The Mourning market was ablaze with candlelit lamps and waning electric bulbs. The city’s electrical network was a shoddy system, pieced together by former electrical engineers with what materials were available in Argaroes and powered by some sort of magnetic centrifugal system at the heart of Aris’s black tower. Most of the materials had been taken from the Fourth Realm, Clockwise, where there always seemed to be an infinite supply of junk to work with.
Nina sat in a shadowy booth of a busy tavern, sans her mask, with a hood pulled low over her face. It did little to stifle the glimmer of her warm Pure flesh, but it did allow her to drink wine without the annoyance of lifting the metal mask each sip. She stared at the hand of cards she held with a tight frown, slender gloved fingers tracing their edges.
“Fold,” she sighed, turning the cards over and shoving them away. “God, I’m bad at this game.”
“I like that,” one of her opponents laughed, eagerly cupping his cards against his chest. He called himself Ben and the man sitting next to him said his name was Aban. Both of them were Gray, skewing just a hair Corrupt, with dull skin and small defects that were neither overly grotesque or disfiguring.
“More winning for us,” agreed Aban.
“Tell me again how you met?” Nina asked, lifting wine to her lips.
Aban chuckled. “In life, or in death?”
“We shot each other.” Ben smiled, taking a chip and throwing it onto the pile. “I was just out of boot camp at the start of the Iraq war. Aban was fresh out of his extremist training. We both fled like cowards and ended up running into each other and, without really meaning to, accidentally shot one another.”
“I accidentally shot you,” Aban corrected. “You purposefully shot me.”
“Let’s call it an equal accident.” Ben kicked Aban under the table. “We died, almost instantly, and woke at the same Gate. You can imagine how it played out after that. Once you’re dead, war, no matter what it was over, seems silly.”
Nina chuckled. “That’s very romantic.”
Aban scowled at her, flicking his own chip onto the pile.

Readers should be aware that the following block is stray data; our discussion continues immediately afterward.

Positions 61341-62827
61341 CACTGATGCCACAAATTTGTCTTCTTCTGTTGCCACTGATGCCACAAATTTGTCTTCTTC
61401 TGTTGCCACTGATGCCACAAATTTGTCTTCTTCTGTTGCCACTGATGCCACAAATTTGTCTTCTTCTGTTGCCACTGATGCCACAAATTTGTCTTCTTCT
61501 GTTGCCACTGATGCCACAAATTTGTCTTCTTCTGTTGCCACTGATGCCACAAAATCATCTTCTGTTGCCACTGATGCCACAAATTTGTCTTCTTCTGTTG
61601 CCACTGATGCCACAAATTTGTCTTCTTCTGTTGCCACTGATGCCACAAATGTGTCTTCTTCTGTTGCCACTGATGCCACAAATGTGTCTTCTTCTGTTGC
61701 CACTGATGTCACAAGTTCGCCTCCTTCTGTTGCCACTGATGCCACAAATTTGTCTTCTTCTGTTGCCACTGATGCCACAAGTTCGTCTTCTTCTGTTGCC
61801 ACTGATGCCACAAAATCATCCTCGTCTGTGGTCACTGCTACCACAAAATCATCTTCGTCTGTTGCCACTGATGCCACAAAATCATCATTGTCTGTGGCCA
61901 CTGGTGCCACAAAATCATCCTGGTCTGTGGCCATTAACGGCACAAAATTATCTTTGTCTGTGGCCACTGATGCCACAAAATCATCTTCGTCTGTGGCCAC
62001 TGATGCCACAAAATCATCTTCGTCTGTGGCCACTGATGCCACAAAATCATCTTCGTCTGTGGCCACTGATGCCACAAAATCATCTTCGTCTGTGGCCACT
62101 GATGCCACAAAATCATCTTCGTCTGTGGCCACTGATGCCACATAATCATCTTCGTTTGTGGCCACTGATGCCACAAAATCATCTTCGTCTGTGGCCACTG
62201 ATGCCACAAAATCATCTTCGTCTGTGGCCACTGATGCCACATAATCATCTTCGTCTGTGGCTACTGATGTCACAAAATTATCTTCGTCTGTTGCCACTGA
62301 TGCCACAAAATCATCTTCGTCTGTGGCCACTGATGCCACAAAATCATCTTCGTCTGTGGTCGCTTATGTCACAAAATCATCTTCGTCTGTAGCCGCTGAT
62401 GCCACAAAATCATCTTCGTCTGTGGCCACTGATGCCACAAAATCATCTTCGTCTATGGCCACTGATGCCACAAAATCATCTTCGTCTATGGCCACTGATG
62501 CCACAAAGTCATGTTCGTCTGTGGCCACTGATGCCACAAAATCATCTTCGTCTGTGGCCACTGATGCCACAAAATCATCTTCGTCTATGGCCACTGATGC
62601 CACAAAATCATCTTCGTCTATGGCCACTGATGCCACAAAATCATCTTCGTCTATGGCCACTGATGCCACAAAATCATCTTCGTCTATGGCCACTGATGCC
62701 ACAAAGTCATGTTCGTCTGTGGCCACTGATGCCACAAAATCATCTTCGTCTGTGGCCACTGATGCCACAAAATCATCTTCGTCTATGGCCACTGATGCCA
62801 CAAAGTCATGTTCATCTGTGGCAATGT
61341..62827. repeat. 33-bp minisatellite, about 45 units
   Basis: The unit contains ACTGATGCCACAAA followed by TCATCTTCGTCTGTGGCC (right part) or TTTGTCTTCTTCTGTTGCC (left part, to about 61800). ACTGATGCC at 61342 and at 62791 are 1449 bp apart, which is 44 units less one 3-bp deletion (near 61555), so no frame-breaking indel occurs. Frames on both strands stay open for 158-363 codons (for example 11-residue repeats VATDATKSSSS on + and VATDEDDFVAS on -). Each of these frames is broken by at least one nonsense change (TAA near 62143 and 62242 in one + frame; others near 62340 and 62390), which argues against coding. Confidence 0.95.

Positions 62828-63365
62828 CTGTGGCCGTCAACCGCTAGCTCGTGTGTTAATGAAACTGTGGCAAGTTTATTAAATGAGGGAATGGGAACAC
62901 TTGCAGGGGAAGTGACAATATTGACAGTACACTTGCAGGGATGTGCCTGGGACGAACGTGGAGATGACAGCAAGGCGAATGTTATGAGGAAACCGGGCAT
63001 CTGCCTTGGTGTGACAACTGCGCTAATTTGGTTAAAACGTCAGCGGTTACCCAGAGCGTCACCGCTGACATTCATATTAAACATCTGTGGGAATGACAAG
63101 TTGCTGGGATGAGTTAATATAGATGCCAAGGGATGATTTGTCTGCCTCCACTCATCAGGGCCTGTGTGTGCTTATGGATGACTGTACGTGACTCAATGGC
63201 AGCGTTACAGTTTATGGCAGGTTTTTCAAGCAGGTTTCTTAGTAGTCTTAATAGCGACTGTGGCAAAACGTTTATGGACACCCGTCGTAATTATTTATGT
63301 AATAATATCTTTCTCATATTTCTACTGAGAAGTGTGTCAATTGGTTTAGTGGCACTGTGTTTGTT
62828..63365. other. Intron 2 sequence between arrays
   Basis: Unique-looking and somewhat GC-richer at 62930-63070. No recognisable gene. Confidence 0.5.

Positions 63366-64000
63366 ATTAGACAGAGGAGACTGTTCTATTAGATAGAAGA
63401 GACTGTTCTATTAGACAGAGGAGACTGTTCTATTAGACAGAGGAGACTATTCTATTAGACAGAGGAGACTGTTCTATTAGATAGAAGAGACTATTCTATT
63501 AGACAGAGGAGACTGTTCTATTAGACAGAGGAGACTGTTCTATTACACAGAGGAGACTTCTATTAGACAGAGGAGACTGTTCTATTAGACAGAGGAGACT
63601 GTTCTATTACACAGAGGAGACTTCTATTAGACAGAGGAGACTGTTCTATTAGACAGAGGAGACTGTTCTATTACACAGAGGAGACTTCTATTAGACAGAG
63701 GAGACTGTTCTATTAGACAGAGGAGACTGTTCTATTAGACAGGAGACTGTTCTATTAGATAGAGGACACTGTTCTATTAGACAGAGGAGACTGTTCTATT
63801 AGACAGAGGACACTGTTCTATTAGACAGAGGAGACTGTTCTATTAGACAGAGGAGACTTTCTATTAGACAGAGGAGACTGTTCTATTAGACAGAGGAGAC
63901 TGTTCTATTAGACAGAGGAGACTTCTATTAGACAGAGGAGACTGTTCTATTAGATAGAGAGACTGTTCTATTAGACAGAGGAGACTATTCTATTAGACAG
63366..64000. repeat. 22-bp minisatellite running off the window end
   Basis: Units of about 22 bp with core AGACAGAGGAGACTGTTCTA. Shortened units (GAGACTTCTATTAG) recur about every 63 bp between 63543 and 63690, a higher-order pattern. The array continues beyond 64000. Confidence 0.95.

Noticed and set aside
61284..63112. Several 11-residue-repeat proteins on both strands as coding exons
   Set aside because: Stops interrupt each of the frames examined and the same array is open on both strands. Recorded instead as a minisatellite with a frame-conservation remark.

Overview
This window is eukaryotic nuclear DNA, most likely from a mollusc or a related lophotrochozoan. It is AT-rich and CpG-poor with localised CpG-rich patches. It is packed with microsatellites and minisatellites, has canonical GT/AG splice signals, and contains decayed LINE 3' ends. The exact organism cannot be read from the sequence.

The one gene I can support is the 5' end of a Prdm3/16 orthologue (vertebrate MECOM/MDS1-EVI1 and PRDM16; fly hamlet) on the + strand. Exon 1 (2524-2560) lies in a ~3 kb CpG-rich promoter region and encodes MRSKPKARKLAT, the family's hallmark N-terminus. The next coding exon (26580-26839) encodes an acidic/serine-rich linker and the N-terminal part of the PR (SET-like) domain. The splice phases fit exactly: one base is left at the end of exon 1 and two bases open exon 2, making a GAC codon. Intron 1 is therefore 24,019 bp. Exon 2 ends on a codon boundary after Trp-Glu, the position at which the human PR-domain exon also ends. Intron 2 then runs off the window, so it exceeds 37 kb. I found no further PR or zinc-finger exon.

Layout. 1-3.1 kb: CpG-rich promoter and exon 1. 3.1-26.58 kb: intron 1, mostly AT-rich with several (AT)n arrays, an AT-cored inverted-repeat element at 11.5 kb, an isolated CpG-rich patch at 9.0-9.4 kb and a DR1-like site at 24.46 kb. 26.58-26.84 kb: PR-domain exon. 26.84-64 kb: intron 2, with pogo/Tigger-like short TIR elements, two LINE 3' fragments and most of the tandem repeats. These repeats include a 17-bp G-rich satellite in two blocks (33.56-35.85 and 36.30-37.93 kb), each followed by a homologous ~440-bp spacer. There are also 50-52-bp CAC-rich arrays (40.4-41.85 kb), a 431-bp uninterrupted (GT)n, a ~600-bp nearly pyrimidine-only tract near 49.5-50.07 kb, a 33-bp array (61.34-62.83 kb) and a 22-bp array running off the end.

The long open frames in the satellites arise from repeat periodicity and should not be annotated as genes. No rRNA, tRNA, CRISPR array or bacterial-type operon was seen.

The door to the tavern slammed open and a large hulking figure squeezed through the narrow door. The room filled with a foul smell and Nina immediately recognized the tattered cloak covering a bag of lumps as the Corrupt that had tried to buy his way into the Solace House that morning.
“We don’t serve you here,” shouted the bartender from across the room. “Get out!”
The Corrupt scanned the room, the darkness of his hood barely concealing his putrid face. Nina reached down to the seat and took up her mask, pulling it under her hood and over her face just as the Corrupt’s gaze fell on their table.
“I’ve got money,” he said, shifting into the room. The smell caused those near the door to gag.
Ben and Aban sighed, letting their cards fall from their fingers. They stood. Ben scratched his head furiously as he reached beneath his coat for the Peacekeeper badge. “Guess it isn’t our night off after all, Bud.”
“Is it ever?” Aban asked, downing the last of his drink and returning the glass to the table with a loud thunk.
Nina watched the two Peacekeepers as they slinked between the tables and patrons towards the front of the bar where the Corrupt stood.
“He doesn’t serve Corrupt. Go back to the Uppercity where your money will be accepted,” Aban said, his hand snaking under his black coat for the Reaper at his waist. He brandished the black curved dagger, the only weapon in Argaros other than the infamous scythe, Avalon, that was strong enough to dissipate a Soul in one fell swoop, wiping them from existence or to be reborn on Earth.